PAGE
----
Today I’m featuring a single that I picked up a few years ago in a charity shop for the princely sum of 25p.

mp3 : Pauline Murray & The Invisible Girls – Dream Sequence I
mp3 : Pauline Murray & The Invisible Girls – Dream Sequence II

Pauline Murray was one of the first girls to come out of the punk movement. She was just 18 years of age when she came to prominence as lead singer with Penetration, whose debut single from November 1977 is a true landmark effort:-

mp3 : Penetration – Don’t Dictate

Sorry, I couldn’t resist including that – a rare example of a single from punk era that has just not lost any of its appeal the best part of 40 years on.

Penetration split up in 1980 after just two albums and five singles. Pauline was just 22 years of age at the time, and her next project was with the aforementioned The Invisible Girls who were in fact the backing band for the Salford poet John Cooper Clarke. The new combo released a self-titled album in 1980, a piece of work that was critically acclaimed but didn’t sell all that well.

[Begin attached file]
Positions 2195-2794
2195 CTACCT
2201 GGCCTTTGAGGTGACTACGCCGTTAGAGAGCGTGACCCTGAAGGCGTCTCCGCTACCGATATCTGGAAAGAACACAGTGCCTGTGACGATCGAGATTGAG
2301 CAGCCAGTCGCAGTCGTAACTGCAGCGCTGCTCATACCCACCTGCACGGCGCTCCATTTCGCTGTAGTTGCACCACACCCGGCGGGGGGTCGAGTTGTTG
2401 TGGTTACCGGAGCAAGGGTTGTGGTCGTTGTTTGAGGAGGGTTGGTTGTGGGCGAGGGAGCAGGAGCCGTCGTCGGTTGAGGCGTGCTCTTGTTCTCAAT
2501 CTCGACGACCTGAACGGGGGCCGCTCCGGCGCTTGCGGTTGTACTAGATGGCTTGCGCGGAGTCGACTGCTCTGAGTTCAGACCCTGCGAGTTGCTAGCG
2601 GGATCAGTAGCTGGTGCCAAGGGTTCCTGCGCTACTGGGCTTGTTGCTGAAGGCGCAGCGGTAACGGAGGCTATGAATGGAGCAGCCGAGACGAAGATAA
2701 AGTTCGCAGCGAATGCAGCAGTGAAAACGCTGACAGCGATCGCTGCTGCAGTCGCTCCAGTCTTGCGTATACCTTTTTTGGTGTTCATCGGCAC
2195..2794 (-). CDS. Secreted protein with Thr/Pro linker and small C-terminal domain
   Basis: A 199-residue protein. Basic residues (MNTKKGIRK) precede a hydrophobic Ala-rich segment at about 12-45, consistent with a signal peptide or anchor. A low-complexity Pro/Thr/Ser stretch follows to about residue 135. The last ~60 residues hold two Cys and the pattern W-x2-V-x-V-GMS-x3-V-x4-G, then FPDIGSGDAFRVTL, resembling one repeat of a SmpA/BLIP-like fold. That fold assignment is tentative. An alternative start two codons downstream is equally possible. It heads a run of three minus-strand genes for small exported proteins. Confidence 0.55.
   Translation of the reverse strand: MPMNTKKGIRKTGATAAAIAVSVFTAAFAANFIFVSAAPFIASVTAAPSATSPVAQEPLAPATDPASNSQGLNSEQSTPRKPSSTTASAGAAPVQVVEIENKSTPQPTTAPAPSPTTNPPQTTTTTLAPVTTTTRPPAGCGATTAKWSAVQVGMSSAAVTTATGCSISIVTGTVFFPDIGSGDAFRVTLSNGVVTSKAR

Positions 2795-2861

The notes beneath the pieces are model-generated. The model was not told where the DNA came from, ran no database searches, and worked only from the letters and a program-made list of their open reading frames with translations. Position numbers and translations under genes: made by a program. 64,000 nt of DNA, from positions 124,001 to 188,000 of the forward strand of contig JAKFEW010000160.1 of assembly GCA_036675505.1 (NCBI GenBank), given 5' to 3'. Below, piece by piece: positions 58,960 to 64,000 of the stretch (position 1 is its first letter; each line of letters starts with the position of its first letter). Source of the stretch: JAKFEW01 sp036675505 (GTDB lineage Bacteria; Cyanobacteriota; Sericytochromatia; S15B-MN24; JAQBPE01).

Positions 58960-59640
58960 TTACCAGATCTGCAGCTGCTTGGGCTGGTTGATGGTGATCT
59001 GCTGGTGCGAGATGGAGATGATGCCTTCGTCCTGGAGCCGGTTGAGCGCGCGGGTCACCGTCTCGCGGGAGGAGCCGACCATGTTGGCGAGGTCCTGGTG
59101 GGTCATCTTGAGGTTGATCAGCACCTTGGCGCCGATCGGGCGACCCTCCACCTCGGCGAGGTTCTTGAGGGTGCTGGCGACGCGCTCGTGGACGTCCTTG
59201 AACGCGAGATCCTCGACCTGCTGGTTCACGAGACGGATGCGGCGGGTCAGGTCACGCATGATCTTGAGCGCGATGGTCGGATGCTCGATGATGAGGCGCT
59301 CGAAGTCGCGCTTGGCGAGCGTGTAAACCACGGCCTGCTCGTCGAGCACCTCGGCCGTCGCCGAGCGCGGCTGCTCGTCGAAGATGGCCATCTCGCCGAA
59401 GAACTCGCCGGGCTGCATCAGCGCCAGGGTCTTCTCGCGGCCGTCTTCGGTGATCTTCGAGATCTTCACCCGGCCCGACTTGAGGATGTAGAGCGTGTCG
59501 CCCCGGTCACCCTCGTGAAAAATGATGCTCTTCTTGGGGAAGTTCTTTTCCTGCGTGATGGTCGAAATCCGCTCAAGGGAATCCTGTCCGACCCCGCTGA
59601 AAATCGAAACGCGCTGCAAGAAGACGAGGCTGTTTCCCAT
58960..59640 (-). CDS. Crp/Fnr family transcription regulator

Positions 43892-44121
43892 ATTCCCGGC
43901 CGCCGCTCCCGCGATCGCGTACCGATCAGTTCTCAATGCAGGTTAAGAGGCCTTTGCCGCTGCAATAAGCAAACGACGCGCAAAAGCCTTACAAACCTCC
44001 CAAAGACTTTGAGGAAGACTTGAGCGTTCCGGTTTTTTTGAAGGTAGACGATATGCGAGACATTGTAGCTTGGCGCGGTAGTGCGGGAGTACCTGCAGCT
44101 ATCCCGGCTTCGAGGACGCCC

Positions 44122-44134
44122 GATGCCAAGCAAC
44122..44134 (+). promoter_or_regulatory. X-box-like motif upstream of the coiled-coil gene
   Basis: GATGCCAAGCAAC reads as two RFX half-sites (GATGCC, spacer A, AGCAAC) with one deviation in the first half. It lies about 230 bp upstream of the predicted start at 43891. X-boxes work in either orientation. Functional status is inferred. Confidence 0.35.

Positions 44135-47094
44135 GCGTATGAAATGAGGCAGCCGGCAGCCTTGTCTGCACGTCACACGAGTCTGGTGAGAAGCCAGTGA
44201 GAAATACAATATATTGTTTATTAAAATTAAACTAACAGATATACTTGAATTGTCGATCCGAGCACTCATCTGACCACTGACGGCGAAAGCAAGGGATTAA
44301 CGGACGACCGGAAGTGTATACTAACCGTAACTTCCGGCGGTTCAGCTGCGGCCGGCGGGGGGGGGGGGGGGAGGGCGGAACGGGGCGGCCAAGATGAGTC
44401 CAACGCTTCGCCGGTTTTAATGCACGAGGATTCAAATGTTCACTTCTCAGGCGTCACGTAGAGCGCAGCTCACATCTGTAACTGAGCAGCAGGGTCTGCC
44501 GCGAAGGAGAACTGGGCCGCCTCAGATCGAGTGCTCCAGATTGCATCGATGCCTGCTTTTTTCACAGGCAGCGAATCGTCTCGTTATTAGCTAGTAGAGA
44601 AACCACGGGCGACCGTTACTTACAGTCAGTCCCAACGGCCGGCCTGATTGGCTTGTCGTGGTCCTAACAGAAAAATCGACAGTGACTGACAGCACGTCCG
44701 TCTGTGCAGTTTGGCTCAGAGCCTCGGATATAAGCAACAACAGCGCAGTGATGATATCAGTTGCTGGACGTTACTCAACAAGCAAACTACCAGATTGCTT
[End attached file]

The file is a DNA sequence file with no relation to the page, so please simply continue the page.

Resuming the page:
It was a record that came out on Illusive Records which was a subsidiary of RSO Records which, if memory was the biggest label in the world at the end of the 70s as it was home to The Bee Gees as well as being the label for the soundtrack to Grease.

But it would have been perfectly at home, and indeed a better fit, if it had been on Factory Records as it  had production from Martin Hannett (who also played on the record) and a sleeve by Peter Saville, both of whom of course are central characters in the rise and fall of the best label to ever come out of Manchester. Oh and the drummer was John Maher of Buzzcocks….

I was delighted to grab a copy of the single as I used to have a copy of the subsequent self-titled Pauline Murray & The Invisible Girls debut album but as I’ve not seen it in the cupboard for years so I can only assume that I loaned it to someone and forgot to ask for it back. What I do remember is that it was a record slightly ahead of its time, relying on the then largely unfamiliar sound of synthesisers with Pauline’s vocals often being well back in the mix as if they were an instrument. It really is one of the great lost albums of the era (literally in my case…..).

I do see that last year the album was re-released with a bonus disc of Peel Sessions, remixes and live versions.  I might well go and track it down….or I might go to the online second-hand market for a copy of the vinyl.  Either way, it’s on a list of things to do.